For Charlie Boorman, it was this start of a new an autograph signer and adventurer....which was fortunate as his acting career was not quite as stellar as his travelling companion's. The Boy was lucky enough to meet him at The Motorcycle Show and get the autograph he so wanted.

McGregor has gone from strength to strength...although personally I've never been a fan. Not sure why, his films just don't appeal.

For both Long Way Round and Long Way Down, the boys raised money for UNICEF, visiting some of the charity's facilities on their journeys - and that interest clearly still remains. So I'm very happy to have been asked to post the following video to help raise money for Pakistan's children whose lives have been devastated by the floods.

Sunday, 12 September 2010

The Battle of the iPods

What I meant to say, as we reached the three quarter point of Avatar (3D) that we had eventually got round to seeing this weekend, to the man sitting behind us in the swanky West End cinema was "Would you mind awfully not repeatedly knocking the back of my chair please as its quite distracting."

What I actually said was, "Can you stop kicking the back of my......



fucking seat"

Before realising it was his friend sitting next to him that was doing it. So I quickly turned forty five degrees and added,

"Yes's you...I can see your foot"

I'm so glad I didn't go into the diplomatic corps...

It was during the big battle near the end of the film, so the adrenaline was pumping...its an excuse of sorts...

Does anyone know why Apple insists on updating iTunes so frequently that I regularly haven't installed a new version before an even newer version needs to be downloaded. I spend more time downloading than listening, which seems somewhat perverse.

Having not been married for a decade, I'd forgotten about the little tiffs and squabbles that can populate family life.

This weekend we toddled off to see some friends on the other side of the M25. A journey long enough to require music. Of course radio is not good enough, so three of us decided to bring our iPods. In an act of uncommon charity on my part, I suggested we listened to songs from The Cat's collection. The Cat is, of course, a teenage girl. Which was fine until The Cat's Mum insisted on taking control, and further still insisted on playing the sort of music that no self-respecting teenage boy, and his father, could tolerate. Britney Spears, Avril Lavine and Bryn Terfel among them. After much lively discussion, I tried awarding points out of 10 to each played song as a gentle hint. The Cat's Mum was hitting a lowly 3 before I resorted to switching to the radio, switching to the CD, and disconnecting the iPod. It all seemed quite fun as we tried to avoid the enormous queue on the M25 which was sending stress levels dangerous near the 'heart attack' point.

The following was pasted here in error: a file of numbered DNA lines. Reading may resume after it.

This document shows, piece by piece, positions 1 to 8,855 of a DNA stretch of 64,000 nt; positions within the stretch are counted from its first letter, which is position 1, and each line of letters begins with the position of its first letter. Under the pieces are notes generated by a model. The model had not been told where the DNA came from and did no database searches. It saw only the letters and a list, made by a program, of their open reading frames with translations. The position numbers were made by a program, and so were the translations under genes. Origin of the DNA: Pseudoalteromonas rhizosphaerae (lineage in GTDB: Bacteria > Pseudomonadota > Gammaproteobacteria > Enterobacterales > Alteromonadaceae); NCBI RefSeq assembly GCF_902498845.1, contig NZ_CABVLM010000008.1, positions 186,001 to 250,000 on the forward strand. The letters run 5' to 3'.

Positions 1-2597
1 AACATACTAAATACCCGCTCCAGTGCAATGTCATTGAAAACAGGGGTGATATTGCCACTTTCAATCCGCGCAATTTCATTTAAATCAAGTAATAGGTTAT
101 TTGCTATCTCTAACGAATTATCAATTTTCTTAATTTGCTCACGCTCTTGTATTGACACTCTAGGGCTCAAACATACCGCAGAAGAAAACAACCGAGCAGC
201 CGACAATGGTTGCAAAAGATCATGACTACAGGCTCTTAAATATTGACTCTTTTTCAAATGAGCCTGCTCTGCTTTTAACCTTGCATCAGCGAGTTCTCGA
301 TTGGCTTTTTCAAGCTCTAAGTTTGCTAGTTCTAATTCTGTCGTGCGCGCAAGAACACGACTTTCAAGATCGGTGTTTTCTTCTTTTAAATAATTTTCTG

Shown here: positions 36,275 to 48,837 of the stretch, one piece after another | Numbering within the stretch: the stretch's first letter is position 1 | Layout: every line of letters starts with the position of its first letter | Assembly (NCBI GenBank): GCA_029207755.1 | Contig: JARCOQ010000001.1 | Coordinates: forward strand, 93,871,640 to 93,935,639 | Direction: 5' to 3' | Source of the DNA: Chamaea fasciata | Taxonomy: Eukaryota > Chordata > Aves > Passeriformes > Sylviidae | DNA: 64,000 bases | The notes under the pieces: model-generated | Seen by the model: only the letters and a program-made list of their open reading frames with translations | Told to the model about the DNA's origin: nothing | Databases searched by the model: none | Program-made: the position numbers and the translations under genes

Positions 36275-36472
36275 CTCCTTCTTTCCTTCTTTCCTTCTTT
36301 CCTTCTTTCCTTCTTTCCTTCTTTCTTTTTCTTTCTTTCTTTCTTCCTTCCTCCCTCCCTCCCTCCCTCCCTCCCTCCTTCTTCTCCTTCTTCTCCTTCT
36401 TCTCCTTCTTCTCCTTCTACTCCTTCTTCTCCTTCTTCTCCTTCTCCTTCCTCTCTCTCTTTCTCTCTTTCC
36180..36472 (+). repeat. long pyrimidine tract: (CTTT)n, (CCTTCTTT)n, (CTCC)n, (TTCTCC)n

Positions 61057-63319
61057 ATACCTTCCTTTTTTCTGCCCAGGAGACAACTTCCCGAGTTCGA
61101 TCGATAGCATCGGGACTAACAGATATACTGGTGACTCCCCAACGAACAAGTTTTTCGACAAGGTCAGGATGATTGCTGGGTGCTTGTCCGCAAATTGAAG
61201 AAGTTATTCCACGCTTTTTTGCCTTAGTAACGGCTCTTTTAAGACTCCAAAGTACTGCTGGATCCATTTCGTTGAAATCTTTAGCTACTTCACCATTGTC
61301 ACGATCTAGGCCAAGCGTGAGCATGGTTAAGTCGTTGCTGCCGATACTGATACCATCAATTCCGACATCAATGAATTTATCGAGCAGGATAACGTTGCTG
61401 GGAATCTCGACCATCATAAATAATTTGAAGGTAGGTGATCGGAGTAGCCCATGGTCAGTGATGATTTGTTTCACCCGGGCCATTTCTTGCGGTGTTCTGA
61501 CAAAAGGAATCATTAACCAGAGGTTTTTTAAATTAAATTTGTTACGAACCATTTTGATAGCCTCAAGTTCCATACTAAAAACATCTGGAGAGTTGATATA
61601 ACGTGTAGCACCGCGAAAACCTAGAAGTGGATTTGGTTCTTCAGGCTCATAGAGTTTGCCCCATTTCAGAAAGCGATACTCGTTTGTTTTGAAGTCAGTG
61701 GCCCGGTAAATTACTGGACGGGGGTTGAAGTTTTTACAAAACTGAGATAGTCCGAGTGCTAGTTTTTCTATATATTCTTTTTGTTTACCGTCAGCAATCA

On the return journey, The Boy was given the chance to plug in his iPod...and all seemed to be going well, as The Cat was given the chance to play a couple of tracks. but then it all went horribly wrong. it may have been The Verve. It may have been Radiohead, but suddenly The Boy was on a roll, and refused to allow anyone near the music. We tried to mediate, we tried to reason, we tried the application of commonsense. We even tried humour. But to no avail. The Boy disconnected the iPod from the car stereo and put on his headphones. With jaws dropped, the rest of us were left in momentary musical absence. The CD player was then switched on, and we sat in silence apart from the thumping out of Bachman Turner Overdrive...